G. States of Remotely Mirrored Volumes

In the preferred implementation of remote mirroring, primary (R1) and secondary (R2) volumes have particular states that govern host access. A primary (R1) volume is in either a ready state or a not ready state. A secondary (R2) volume is in either a not ready state, a read-only state, or a read-write state. The state of the primary (R1) volume governs access to the primary volume by a host connected to a channel adapter of the data storage system containing the primary volume. The state of the secondary (R2) volume governs access to the secondary volume by a host connected to a channel adapter of the data storage system containing the secondary volume. In other words, the volume state is seen by the host connected to the storage system containing the volume.

The preferred embodiment of the invention defines a set of states for the primary (R1) and secondary (R2) volumes in order to control host access to the volumes. These states are set by flags in volume tables in the cache memory of the data storage system containing the respective primary (R1) or secondary (R2) volumes.

(1) Primary (R1) Volume States

(a) Primary Volume Ready

In this state, the primary (R1) volume is online to the host and available for read/write operations. This is the default primary (R1) volume state.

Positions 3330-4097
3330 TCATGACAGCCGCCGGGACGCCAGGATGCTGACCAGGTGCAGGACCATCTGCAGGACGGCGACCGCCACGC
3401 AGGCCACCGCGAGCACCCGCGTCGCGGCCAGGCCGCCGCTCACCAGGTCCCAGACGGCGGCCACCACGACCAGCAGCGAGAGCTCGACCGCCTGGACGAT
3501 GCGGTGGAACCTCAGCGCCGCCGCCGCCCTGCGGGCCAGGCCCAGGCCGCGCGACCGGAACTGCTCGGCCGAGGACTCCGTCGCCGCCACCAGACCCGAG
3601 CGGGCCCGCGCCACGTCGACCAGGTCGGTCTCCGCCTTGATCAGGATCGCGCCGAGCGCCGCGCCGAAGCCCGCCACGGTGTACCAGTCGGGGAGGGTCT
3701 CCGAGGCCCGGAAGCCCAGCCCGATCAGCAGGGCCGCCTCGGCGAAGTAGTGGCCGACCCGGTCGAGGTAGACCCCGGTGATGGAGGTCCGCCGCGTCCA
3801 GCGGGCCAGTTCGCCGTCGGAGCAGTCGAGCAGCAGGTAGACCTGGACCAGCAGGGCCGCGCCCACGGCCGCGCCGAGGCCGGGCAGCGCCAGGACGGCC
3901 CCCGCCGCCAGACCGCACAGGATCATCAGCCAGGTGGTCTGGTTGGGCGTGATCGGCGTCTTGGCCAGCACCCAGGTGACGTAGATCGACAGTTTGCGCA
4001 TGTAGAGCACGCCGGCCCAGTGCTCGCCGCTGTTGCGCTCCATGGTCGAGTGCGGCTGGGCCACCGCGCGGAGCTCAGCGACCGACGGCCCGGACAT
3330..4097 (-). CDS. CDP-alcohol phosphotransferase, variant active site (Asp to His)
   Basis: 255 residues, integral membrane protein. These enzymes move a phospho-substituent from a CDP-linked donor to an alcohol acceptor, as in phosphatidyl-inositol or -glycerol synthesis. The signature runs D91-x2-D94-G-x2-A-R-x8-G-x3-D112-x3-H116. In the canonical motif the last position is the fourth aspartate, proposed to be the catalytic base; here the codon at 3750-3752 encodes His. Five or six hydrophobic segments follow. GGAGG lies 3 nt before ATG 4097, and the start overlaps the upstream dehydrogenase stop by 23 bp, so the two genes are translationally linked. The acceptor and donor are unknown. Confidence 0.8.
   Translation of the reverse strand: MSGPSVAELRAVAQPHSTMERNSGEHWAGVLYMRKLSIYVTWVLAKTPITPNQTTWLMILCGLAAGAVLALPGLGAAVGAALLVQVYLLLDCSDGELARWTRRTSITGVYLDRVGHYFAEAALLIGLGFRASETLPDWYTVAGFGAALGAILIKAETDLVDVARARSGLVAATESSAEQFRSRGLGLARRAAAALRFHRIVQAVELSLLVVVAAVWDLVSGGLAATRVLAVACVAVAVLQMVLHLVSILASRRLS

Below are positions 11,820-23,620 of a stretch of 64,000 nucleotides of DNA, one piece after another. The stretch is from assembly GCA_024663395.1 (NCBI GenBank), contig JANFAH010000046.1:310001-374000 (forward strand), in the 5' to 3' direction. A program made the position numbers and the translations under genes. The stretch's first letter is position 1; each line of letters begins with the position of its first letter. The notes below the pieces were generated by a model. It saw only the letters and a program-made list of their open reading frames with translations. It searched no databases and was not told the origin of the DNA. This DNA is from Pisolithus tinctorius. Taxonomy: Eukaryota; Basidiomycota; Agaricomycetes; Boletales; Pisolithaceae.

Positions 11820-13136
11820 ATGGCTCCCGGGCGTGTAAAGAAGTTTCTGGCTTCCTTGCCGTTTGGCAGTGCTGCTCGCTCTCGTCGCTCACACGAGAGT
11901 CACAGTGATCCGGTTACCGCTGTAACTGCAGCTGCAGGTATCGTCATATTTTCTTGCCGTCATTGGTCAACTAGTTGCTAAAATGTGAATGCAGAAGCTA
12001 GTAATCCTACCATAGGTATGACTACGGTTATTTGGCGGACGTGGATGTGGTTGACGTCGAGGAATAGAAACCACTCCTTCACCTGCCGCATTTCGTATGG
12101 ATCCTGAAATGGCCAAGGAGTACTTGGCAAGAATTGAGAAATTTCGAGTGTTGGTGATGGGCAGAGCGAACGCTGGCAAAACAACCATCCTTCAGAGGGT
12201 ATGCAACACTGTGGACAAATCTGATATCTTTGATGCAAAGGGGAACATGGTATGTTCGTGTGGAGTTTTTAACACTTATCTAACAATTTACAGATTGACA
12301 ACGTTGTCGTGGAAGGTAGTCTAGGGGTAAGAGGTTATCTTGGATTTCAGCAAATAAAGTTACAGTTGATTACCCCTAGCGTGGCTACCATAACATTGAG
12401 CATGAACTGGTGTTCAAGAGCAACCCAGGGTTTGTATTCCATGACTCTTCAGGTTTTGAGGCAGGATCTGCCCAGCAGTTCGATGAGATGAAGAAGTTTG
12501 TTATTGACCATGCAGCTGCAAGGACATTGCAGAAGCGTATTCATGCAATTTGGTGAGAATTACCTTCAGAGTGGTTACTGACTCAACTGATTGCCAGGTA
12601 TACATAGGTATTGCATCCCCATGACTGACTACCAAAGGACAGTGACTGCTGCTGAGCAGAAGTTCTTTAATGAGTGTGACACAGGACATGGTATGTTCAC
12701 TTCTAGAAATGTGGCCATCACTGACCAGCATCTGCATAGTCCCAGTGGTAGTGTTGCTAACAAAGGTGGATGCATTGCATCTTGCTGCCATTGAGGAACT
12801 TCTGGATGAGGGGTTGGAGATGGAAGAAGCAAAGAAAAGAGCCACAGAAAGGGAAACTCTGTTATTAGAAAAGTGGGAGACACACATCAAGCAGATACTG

(b) Primary Volume Not Ready

In this state, the primary (R1) volume responds "intervention required/unit not ready" to the host for all read and write operations to that volume. The host will also be unable to read from or write to the secondary (R2) volume associated with that volume.

(2) Secondary (R2) Volume States

(a) Not Ready State

In this state, the secondary (R2) volume responds "intervention required/unit not ready" to the host for all read and write operations to that volume. This is the default secondary (R2) volume state.

(b) Read-Only State

In this state, the secondary (R2) volume is available for read-only operations.

(c) Read/Write State

In this state, the secondary (R2) volume is available for read/write operations.

H. "Sync Required" Attribute for Secondary Volumes